Tuesday, November 18, 2003
Presenter: Johan A. Mistiaen, DECRG, World Bank
Johan Mistiaen presented a new technique for estimating first-order approximations of policy-induced distributional impacts at exceptionally detailed levels of geographic and/or socio-economic disaggregation. The gainers and losers of many contemporary policy reforms-both macro, sectoral and programmatic-are often heterogeneously distributed across space and/or concentrated within population sub-groups. Thus, a dissagregated "profile" of ex-ante welfare impacts can be used to improve the design of interventions and/or mitigate adverse effects.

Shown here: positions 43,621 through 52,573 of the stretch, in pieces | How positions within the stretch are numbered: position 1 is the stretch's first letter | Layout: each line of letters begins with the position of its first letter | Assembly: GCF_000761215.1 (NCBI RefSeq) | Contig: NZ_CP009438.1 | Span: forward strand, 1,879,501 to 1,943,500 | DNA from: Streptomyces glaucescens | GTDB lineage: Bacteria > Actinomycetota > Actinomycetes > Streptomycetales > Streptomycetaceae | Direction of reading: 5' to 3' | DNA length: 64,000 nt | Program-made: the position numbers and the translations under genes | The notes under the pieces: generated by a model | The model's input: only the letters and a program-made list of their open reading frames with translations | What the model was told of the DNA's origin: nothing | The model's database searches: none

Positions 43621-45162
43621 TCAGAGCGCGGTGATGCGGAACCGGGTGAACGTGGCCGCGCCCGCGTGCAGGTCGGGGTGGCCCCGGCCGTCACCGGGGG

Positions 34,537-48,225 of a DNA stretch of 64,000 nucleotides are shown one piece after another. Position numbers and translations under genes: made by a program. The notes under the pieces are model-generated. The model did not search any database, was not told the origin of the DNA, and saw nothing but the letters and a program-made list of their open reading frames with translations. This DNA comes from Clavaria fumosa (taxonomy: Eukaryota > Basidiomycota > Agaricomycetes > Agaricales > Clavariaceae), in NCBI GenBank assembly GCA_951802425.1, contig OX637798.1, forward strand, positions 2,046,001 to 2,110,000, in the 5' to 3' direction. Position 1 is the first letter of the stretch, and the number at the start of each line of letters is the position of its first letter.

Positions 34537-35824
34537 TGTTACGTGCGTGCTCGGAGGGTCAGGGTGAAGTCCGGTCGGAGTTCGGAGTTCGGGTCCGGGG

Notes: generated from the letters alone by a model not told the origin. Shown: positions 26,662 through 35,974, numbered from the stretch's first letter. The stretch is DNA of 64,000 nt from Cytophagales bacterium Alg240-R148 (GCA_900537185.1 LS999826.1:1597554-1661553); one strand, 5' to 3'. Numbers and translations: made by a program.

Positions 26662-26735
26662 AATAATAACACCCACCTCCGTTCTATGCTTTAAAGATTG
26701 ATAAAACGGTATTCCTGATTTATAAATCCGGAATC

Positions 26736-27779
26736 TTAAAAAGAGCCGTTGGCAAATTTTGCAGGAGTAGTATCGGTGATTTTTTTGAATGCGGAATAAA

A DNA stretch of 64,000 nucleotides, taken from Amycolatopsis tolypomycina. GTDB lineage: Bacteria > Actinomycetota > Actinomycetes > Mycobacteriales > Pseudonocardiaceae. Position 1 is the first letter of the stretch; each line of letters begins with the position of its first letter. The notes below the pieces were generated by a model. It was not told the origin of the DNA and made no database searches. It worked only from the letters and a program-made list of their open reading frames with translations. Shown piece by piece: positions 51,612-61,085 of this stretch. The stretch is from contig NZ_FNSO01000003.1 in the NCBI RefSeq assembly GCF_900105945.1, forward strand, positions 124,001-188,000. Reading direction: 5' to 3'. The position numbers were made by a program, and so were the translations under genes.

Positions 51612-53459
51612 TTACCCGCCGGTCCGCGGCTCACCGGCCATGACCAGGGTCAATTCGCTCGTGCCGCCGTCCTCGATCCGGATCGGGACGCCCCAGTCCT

Welfare analysis relies on the detailed income and/or expenditure information collected via household survey data. The scope for disaggregation is therefore limited by survey sample size. This data constraint can be circumvented by applying small area estimation techniques that enable combining the detailed welfare estimation from household surveys with the complete coverage provided by population census data.
The approach was tested using data from Madagascar to simulate the first-order household-level welfare effects of rice food price changes induced by eliminating rice import tariffs. The results indicate there is considerable heterogeneity in welfare impacts across geographic areas, even within and among relatively small administrative units both in rural and urban neighborhoods.
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